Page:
The damp, chilling grass soaked through the back of my shirt, and as I settled down upon that familiar hill, I wondered what the hell I was doing. I crossed my hands behind the back of my head and gazed up at the tiny punctures of light scattered across the dark sky. It was late, far later than I would usually set out on one of my strange nightly escapades. Remembering that I had to wake up early the next day for middle school caused my brow to wrinkle, nose to scrunch and palms to feel clammy… Or were they already wet from the grass? In either case, I was uncomfortable, the way only a freezing, procrastinating wanderer can be. The wind picked up, the breath of distant mountains tried to push me homeward. The gale twisted and turned around me as if to get my attention… Or perhaps just to simply freeze me further.

Nonetheless, my teenaged stubbornness held me there, and there I lay, hoping to delay tomorrow forever. Suddenly, a star shot through the night sky, a temporal scratch upon black canvas. I wished upon that solitary star, that small hope of mine illuminating the darkness before it. And for what seemed to be an eternity, I watched the star speckled cosmos drift by, like fireflies lazily weaving in and out of enshrouded treetops. In time, the ground was no longer as cold as it had been, nor was it uncomfortably damp. Neither was it quite as lonely as it was before I arrived at that hill. Satisfied, the reverie-like night air carried me peacefully off to home, and off to bed, the way a mother’s song would.

I dreamt vividly that night. I dreamt I was standing on the same hill, pointing towards the East, and as I did, my mind traveled far with the wayward wind, until I reached a searing desert. Towers of light pierced the dunes like needles in a pincushion, the luminous mirage dancing sporadically upon the burning sands. Within the mirage was a hidden city, and as I traveled towards it, the illusion ebbed and flowed, a chaotic tide of alternating shape and colour.


Without pretext, I found myself within the city’s walls, travelling with what I assumed to be students. They all wore green shirts, khaki shorts, and were as excited as popping kernels of popcorn. It took me a moment to realize that I stood several heads taller than the rest, and that I wasn’t just travelling with these children, but I was leading them. And, as if I knew better than I apparently did, I lead them down the bustling, futuristic city centre.

The buildings, made of glass, metal and light, were creations straight out of the mind of M.C. Escher, bending and bleeding into one another in indescribable junctures and designs. Most of the citizenry who chose not to walk somehow flew by with magnetic clothing, some racing up the sides of the bizarre buildings like surfers scaling mammoth tsunamis. We eventually arrived at a run-down bookstore, many of its bricks missing or crumbling away. It stood humbled, yet proud by its simpler architecture. The children rushed into the store laughing and yelling ecstatically – an emerald blur crashing into the small shop. I stood by the entrance, and the owner gave me a warm, gentle smile. I offered an uncertain smile back. The patrons perusing through their selections looked as confused as I felt about the stampede of students. The children piled books as high as they were tall and carried them to the till, and as I walked up to the shopkeeper, my dream abruptly ended, and a new one began.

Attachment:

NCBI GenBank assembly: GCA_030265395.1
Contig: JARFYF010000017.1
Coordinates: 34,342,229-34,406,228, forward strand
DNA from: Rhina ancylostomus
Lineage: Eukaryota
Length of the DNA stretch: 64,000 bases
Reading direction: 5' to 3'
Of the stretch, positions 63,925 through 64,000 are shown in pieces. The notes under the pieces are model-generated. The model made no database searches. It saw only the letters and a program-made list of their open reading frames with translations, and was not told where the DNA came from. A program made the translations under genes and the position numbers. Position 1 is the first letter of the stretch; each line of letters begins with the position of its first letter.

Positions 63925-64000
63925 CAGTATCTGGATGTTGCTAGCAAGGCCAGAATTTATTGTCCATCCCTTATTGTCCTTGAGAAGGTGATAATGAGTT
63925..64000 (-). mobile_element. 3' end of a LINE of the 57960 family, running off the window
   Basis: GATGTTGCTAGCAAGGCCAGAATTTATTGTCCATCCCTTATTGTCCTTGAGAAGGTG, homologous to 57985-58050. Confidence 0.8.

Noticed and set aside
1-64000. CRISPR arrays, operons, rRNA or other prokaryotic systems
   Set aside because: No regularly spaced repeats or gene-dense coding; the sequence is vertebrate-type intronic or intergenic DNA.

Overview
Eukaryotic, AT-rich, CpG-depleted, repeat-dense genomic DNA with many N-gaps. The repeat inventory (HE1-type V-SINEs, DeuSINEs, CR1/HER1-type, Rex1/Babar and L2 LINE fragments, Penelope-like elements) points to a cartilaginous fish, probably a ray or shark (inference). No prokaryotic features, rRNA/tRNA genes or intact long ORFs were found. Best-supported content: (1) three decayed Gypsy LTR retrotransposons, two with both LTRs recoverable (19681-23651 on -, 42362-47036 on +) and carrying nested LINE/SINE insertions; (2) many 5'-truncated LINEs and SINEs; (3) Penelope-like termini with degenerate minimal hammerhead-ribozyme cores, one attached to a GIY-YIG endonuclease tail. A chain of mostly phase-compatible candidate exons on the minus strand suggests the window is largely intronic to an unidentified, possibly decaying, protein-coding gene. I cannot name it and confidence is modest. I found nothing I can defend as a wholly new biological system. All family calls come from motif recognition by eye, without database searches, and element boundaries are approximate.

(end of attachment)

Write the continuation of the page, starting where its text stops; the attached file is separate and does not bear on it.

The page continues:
I was back in the desert, and saw the mirage still flickering and fluctuating. The blistering sun beat down upon my head. I walked to the city once again to find shelter from the heat, and then I found myself within a strange marketplace. A gypsy man softly played flamenco guitar to the right of me, his face obscured by a chestnut Andalusian hat, though I could see a faint glint of the rogue musician’s smirk. In front of me, a man dressed in orange, tattered robes sat on a rock in the middle of the fountain, with a crimson pillow for comfort. He sat still and upright, cross-legged. His hands rested on his knees, palms face up and eyes closed. A contraption similar to that of a giant armillary sphere rotated around the man in a slow, perpetual motion. Dozens of small bald children surrounded the fountain, sitting on pillows of varying colour and quality, imitating the man in the center in both form and uniform. I stood back observing the scene, as one would view the sky meeting the ocean in perfect matrimony.


I heard someone call my name in the distance. Off to the left, several other children who were playing soccer had accidently launched their ball straight at the man in the middle of the small fountain. However, the rotating sphere had knocked the ball back into the water, creating a small splash that hit those closest to the impact. To my surprise, they didn’t react. Still as stone, they carried the disposition of the dead. Again, I heard someone call my name, but could not see who was calling me. I apologized to the meditators and took the ball out of the water to throw back to the kids playing in a tiled courtyard, similar to the ones I had seen in Spain the summer before school started. School? I thought to myself. I became increasingly aware of my hands that were soaked from reaching into the fountain. I was beginning to remember there was something I had to do. Someone called my name for a third time, and with that, I awoke. My eyes slowly opened and I groggily glanced at the blinding red numbers flashing on my alarm clock. Realization dawned on me. “Alexander!” my mother called once again. My brow wrinkled and my nose scrunched, and this time, I was certain why my palms were clammy… I was late for class.

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